The central role of DNA damage in immunosenescence.
Kell L., Simon AK., Alsaleh G., Cox LS.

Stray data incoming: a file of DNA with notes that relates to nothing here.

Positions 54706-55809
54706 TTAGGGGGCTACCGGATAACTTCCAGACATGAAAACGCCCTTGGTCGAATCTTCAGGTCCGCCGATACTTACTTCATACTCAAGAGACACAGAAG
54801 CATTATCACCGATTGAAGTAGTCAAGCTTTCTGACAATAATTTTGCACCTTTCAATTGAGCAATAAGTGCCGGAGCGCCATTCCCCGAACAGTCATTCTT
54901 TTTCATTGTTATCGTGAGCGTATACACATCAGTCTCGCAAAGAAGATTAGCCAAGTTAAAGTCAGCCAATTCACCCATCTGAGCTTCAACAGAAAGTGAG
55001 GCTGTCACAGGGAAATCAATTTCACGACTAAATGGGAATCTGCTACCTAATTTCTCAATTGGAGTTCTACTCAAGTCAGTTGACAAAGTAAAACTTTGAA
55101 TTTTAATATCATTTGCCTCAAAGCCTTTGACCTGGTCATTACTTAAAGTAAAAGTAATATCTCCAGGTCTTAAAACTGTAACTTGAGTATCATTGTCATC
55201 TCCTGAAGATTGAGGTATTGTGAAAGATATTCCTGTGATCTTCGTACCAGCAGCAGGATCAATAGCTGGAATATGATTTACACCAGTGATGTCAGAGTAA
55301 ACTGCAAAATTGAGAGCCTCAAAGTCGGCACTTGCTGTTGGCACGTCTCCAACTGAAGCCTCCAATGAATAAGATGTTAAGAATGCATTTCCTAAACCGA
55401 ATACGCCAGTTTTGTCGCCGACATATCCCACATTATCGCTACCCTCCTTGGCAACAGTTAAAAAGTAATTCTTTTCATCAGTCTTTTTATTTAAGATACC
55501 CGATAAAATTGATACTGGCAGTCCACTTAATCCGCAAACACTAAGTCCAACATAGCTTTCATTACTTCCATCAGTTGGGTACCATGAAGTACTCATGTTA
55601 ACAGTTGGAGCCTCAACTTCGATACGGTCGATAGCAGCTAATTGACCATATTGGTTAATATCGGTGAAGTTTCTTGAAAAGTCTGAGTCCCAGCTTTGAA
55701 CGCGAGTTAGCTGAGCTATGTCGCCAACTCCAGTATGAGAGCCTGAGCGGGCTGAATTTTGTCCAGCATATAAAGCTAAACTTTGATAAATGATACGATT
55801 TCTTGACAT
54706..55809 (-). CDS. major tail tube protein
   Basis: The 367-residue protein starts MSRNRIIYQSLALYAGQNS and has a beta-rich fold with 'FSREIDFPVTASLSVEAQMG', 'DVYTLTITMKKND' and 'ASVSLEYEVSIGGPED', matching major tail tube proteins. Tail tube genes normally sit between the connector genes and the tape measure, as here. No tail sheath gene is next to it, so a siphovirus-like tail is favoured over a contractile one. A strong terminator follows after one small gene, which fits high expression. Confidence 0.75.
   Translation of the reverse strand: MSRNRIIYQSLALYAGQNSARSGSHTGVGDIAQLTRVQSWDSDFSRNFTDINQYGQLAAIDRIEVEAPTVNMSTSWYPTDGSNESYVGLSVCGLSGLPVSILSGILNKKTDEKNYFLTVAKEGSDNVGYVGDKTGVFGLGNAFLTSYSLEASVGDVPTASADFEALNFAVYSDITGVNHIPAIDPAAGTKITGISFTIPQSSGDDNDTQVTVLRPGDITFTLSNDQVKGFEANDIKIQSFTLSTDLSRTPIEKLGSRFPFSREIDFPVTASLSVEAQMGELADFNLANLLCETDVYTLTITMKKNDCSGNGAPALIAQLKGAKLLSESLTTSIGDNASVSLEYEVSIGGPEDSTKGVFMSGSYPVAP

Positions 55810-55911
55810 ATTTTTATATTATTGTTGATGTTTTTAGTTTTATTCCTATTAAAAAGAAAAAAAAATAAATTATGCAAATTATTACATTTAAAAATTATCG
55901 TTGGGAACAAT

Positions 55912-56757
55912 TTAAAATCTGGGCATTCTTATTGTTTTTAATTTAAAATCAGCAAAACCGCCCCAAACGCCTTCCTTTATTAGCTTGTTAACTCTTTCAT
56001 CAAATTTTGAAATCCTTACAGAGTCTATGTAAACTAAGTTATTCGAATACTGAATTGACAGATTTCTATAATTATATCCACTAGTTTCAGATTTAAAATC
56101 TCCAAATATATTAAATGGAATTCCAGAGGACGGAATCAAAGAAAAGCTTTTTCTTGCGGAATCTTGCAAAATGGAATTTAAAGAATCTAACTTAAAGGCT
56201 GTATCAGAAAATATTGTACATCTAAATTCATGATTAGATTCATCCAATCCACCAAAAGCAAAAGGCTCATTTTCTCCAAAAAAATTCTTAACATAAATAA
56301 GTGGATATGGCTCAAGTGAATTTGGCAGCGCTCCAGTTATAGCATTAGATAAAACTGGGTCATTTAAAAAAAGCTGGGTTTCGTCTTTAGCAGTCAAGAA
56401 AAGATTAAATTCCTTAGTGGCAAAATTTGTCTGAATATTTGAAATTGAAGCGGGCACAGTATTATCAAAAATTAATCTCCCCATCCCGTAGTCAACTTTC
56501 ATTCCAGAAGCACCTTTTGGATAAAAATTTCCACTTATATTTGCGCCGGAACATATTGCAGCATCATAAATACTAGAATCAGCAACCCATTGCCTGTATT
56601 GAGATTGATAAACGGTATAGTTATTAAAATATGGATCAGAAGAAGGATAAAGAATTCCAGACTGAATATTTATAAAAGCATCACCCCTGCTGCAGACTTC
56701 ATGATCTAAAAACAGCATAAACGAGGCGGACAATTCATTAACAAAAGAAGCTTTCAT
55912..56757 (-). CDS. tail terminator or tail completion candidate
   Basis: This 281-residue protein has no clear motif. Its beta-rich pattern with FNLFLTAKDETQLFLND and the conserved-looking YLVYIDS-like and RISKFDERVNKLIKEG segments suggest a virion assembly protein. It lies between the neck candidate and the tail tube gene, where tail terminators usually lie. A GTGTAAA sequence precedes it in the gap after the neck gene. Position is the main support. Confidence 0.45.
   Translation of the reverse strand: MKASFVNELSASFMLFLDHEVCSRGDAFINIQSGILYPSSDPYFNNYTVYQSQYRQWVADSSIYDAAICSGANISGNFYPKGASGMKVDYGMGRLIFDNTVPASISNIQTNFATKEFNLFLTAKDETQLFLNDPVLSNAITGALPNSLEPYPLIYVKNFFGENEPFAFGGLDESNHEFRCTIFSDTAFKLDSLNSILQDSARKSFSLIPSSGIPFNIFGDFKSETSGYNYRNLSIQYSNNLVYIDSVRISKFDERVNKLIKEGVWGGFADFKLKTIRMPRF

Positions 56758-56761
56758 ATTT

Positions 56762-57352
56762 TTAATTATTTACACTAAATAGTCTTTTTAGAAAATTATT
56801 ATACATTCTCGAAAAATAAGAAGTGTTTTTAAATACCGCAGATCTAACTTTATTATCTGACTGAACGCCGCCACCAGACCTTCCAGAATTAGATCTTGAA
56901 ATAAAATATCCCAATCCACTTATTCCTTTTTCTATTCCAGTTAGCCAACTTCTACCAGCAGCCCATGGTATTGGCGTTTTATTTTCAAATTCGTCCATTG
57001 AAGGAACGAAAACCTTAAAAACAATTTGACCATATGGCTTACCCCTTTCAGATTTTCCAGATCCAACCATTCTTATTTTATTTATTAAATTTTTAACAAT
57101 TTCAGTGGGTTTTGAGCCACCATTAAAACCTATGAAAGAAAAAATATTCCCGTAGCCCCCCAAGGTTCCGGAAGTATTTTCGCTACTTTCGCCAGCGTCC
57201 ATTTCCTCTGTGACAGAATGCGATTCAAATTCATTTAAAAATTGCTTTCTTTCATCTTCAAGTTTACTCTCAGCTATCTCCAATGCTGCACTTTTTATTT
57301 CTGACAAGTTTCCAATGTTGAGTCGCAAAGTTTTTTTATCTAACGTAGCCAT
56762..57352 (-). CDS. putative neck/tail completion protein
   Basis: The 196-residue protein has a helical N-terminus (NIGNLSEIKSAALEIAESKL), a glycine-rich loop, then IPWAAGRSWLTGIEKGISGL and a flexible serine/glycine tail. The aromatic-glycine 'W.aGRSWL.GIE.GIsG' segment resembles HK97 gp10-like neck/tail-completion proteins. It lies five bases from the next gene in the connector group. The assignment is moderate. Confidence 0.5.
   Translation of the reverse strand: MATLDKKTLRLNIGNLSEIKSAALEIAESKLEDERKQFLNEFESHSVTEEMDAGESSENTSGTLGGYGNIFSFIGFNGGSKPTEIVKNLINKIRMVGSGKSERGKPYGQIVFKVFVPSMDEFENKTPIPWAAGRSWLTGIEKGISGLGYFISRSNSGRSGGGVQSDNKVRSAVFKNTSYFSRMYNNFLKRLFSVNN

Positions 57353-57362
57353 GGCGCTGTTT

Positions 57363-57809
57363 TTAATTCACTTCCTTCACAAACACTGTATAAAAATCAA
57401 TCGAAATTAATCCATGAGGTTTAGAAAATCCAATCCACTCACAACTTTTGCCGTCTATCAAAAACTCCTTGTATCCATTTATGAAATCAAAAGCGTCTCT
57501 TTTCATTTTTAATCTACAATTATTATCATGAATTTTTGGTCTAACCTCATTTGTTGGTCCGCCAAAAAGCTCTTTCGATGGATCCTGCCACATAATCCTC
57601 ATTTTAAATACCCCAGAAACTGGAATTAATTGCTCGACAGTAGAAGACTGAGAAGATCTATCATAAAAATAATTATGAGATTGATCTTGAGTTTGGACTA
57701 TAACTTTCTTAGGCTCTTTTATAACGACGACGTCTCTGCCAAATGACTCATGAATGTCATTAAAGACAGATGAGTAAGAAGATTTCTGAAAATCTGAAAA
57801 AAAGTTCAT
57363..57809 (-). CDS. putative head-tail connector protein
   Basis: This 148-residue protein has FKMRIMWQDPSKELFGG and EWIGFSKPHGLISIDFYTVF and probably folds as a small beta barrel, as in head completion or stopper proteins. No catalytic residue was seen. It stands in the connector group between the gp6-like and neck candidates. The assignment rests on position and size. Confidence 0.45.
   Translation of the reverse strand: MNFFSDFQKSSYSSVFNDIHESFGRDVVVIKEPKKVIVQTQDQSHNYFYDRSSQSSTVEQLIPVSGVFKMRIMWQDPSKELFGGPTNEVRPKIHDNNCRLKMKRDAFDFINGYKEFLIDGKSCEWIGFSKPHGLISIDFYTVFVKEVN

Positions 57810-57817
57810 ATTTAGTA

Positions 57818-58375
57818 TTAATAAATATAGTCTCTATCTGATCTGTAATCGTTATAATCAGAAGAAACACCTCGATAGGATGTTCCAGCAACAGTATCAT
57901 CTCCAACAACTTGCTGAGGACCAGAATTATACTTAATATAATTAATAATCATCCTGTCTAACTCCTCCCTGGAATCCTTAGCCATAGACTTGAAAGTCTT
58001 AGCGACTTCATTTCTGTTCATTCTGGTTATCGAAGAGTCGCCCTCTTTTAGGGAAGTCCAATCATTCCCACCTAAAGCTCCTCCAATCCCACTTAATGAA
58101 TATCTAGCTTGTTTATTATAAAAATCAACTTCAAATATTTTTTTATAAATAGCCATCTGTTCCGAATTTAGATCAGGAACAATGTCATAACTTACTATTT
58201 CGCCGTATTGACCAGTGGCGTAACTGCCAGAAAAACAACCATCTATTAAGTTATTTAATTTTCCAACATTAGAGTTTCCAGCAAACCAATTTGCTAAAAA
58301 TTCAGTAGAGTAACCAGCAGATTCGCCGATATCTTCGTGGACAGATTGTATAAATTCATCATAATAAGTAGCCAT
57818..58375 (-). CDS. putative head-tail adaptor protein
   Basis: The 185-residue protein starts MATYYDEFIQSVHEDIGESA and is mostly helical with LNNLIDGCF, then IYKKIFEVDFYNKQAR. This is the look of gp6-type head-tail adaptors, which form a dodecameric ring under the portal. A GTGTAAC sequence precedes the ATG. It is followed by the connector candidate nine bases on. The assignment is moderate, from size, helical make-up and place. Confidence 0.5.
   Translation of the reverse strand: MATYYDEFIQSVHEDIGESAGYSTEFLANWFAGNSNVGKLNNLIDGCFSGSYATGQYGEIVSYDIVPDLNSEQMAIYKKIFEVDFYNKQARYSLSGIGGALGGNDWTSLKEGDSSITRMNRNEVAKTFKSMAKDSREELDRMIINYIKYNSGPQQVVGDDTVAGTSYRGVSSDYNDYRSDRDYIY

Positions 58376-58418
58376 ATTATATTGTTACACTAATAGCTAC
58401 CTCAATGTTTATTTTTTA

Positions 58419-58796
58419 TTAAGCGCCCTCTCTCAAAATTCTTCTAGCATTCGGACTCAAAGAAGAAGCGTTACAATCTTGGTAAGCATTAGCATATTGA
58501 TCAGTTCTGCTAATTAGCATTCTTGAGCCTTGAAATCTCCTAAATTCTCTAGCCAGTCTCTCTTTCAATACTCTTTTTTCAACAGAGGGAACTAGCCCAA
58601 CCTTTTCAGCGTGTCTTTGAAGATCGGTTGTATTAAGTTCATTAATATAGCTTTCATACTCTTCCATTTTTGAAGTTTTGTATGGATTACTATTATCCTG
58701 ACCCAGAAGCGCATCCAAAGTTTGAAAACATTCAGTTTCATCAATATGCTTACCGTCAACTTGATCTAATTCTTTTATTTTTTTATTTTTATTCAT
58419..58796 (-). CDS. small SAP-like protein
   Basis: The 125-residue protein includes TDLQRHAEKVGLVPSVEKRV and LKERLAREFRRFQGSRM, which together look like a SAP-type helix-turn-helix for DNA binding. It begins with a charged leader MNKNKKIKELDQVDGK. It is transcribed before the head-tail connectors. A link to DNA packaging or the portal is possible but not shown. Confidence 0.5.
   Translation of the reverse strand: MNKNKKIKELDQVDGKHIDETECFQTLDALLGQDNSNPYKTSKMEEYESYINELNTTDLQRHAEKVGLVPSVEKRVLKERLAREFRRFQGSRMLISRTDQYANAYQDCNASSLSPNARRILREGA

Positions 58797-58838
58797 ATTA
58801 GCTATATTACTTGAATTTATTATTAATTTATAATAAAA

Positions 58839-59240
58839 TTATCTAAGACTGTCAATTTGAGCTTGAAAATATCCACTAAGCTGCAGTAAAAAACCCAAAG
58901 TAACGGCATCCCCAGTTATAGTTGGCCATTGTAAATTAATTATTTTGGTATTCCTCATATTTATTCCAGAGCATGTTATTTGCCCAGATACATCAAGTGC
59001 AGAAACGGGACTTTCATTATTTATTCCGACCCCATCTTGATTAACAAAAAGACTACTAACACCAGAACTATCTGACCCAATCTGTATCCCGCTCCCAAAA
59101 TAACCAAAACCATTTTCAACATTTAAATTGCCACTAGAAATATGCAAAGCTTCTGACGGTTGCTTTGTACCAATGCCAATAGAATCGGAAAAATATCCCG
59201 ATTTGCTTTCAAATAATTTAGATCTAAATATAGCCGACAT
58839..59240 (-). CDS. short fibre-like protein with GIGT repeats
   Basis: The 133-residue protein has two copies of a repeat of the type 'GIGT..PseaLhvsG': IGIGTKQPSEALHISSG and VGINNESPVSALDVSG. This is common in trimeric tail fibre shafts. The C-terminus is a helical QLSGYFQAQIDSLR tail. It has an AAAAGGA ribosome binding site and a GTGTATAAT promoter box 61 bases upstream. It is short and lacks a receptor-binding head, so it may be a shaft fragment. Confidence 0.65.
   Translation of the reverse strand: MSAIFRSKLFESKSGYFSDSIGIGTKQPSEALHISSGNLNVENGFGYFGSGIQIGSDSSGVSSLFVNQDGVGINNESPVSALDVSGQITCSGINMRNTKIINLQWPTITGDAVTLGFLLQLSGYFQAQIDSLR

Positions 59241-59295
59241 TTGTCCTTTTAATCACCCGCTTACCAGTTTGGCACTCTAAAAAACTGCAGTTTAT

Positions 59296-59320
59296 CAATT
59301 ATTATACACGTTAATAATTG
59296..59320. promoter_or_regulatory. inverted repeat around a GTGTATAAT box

Ageing is the biggest risk factor for the development of multiple chronic diseases as well as increased infection susceptibility and severity of diseases such as influenza and COVID-19. This increased disease risk is linked to changes in immune function during ageing termed immunosenescence. Age-related loss of immune function, particularly in adaptive responses against pathogens and immunosurveillance against cancer, is accompanied by a paradoxical gain of function of some aspects of immunity such as elevated inflammation and increased incidence of autoimmunity. Of the many factors that contribute to immunosenescence, DNA damage is emerging as a key candidate. In this review, we discuss the evidence supporting the hypothesis that DNA damage may be a central driver of immunosenescence through senescence of both immune cells and cells of non-haematopoietic lineages. We explore why DNA damage accumulates during ageing in a major cell type, T cells, and how this may drive age-related immune dysfunction. We further propose that existing immunosenescence interventions may act, at least in part, by mitigating DNA damage and restoring DNA repair processes (which we term "genoprotection"). As such, we propose additional treatments on the basis of their evidence for genoprotection, and further suggest that this approach may provide a viable therapeutic strategy for improving immunity in older people.